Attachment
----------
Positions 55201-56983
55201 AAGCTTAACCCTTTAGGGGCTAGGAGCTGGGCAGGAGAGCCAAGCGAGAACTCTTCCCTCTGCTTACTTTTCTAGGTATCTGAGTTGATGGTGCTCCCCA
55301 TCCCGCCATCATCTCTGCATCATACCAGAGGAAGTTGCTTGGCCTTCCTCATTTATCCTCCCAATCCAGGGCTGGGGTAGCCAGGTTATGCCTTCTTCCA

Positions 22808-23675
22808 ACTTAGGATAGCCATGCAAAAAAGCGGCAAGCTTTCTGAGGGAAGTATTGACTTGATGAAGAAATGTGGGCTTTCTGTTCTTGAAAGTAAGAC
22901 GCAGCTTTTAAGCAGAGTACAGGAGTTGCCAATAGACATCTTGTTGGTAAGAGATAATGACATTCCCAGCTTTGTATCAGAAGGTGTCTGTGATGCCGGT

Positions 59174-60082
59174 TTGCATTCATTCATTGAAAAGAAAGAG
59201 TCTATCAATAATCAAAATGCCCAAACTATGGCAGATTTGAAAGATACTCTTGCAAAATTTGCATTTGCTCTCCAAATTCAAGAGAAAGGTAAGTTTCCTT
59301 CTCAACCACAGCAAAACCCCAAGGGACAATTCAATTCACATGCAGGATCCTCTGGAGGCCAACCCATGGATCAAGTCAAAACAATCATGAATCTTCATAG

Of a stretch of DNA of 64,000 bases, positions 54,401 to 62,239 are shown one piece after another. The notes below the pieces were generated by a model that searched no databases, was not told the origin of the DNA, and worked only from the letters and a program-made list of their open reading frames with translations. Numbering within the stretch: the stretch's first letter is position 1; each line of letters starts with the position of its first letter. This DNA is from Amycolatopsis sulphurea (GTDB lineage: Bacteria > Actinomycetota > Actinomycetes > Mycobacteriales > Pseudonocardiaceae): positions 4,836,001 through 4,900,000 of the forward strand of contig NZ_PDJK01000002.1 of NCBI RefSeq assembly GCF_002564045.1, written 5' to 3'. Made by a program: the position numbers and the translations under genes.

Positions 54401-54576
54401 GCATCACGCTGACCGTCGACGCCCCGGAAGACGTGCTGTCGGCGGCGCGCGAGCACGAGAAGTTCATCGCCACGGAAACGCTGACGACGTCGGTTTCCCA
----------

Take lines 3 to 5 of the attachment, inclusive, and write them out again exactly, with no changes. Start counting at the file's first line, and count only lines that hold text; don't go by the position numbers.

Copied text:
55301 TCCCGCCATCATCTCTGCATCATACCAGAGGAAGTTGCTTGGCCTTCCTCATTTATCCTCCCAATCCAGGGCTGGGGTAGCCAGGTTATGCCTTCTTCCA

Positions 22808-23675
22808 ACTTAGGATAGCCATGCAAAAAAGCGGCAAGCTTTCTGAGGGAAGTATTGACTTGATGAAGAAATGTGGGCTTTCTGTTCTTGAAAGTAAGAC